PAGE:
Paul Kantner, the Jefferson Airplane guitarist, songwriter and fixture of the San Francisco '60s rock scene, died Thursday of septic shock and organ failure, according to his publicist, who confirmed the news with the San Francisco Chronicle. He was 74.
"The music community has lost a true icon, and we share our deepest condolences with Paul's family and friends," wrote Recording Academy President Neil Portnow in a statement released Thursday.
Kantner's sound formed the backbone of Jefferson Airplane, a band best known for hits like "White Rabbit" and "Somebody To Love."
He co-founded the group with Marty Balin at the onset of the San Francisco hippie movement. Soon after releasing their debut album, "The Jefferson Airplane Takes Off" in 1966, they recruited singer Grace Slick to add powerhouse vocals to their acid-tripping rock sounds.
Kantner and Slick re-formed the group as Jefferson Starship in 1974, after the band was derailed in its prime by infighting and legal troubles.
Kantner was inducted into the Rock and Roll Hall of Fame along with Jefferson Airplane in 1996.
Kantner, with Jefferson Starship, was to play the Medina Entertainment Center on Friday night. A representative at the venue said the show likely will still go on without Starship, but with the night's scheduled headliners Blue Oyster Cult. (An item about the concert on Page E4 of today's paper went to press before the news of Kantner's death was made public.)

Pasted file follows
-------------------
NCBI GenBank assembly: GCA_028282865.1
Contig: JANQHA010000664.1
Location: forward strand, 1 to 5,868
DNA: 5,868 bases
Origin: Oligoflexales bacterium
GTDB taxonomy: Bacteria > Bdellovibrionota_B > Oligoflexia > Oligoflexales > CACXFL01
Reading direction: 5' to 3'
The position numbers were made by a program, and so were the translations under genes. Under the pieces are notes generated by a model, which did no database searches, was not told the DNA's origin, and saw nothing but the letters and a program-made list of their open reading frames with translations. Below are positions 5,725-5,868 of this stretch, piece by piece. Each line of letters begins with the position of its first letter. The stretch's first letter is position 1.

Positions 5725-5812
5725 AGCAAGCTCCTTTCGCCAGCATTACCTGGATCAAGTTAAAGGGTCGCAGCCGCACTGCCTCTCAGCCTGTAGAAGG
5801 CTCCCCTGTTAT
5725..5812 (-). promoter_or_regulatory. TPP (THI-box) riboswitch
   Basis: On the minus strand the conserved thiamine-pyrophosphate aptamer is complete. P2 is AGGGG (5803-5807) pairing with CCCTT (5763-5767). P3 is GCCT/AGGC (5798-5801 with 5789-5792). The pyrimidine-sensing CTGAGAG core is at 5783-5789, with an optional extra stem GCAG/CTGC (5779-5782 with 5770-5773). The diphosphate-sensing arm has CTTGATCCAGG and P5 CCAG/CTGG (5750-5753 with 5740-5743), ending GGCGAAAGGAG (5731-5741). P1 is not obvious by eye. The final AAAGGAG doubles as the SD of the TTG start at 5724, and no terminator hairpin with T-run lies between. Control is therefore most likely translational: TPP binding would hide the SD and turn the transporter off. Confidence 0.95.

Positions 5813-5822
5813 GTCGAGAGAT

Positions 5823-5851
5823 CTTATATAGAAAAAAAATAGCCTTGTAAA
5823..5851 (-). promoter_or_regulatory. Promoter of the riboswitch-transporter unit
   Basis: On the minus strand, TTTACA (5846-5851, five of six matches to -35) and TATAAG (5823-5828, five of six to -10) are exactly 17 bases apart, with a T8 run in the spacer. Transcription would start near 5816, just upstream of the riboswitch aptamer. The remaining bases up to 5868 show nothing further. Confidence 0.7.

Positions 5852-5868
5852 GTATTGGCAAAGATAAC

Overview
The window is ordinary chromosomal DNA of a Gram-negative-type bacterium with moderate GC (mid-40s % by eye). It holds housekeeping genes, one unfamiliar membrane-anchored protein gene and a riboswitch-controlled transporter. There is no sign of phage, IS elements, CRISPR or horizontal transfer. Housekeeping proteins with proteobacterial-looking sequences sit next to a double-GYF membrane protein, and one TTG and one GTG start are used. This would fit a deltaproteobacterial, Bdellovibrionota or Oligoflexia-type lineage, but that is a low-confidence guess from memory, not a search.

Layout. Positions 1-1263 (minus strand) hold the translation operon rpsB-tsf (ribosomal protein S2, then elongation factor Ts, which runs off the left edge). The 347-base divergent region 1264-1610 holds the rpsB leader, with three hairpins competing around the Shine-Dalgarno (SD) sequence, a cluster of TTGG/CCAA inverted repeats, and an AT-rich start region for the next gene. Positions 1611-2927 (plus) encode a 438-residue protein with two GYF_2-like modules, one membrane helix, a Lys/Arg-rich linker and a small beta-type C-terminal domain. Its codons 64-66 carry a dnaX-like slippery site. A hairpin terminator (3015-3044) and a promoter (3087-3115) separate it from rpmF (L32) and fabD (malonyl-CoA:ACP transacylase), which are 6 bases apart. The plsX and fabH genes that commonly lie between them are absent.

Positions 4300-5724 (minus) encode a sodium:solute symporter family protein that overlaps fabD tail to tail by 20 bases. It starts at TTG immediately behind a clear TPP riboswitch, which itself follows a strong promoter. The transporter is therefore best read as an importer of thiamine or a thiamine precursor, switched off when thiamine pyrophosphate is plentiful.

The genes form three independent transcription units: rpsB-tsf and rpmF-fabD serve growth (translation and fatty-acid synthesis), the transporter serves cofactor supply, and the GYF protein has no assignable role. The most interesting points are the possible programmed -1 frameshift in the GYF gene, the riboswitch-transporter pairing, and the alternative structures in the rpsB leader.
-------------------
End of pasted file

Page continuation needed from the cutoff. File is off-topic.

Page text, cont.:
Frost cancels SPCO engagements
Swedish clarinetist Martin Frost has canceled his appearances with the St. Paul Chamber Orchestra for the remainder of the season. Frost, named one of the SPCO's artistic partners in November, 2014, is still suffering from Meniere's disease — an inner-ear disorder that causes vertigo and tinnitus. The illness forced Frost to cancel appearances last fall with the orchestra, both in St. Paul and during an Asian tour. "It's important for him to focus on his recovery right now," said Kyu-Young Kim, the SPCO's artistic director. French pianist David Fray will sub for Frost Feb. 26-28, performing Mozart's Piano Concerto No. 24. The following weekend, violinist Gil Shaham, a frequent soloist with the SPCO, will play Mendelssohn's Violin Concerto in E minor.
Blanchett to make Broadway debut
Cate Blanchett will make her Broadway debut next winter in Anton Chekhov's first — and long-forgotten — play. The Oscar winner and Academy Award nominee this year for "Carol" will star in "The Present" opposite Richard Roxburgh in the production that originated at the Sydney Theatre Company last summer. It is adapted by Andrew Upton, Blanchett's playwright husband. It will be directed by John Crowley, who directed the film "Brooklyn" and "A Behanding in Spokane" on Broadway. "The Present," also known as "Platonov," centers on Anna Petrovna, who holds a party for her 40th birthday that includes an uncomfortably mismatched set of characters. Chekhov wrote it as a young medical student in the 1880s but it went nowhere and the playwright put it aside. It was unearthed in a Moscow bank vault in 1920, 16 years after his death.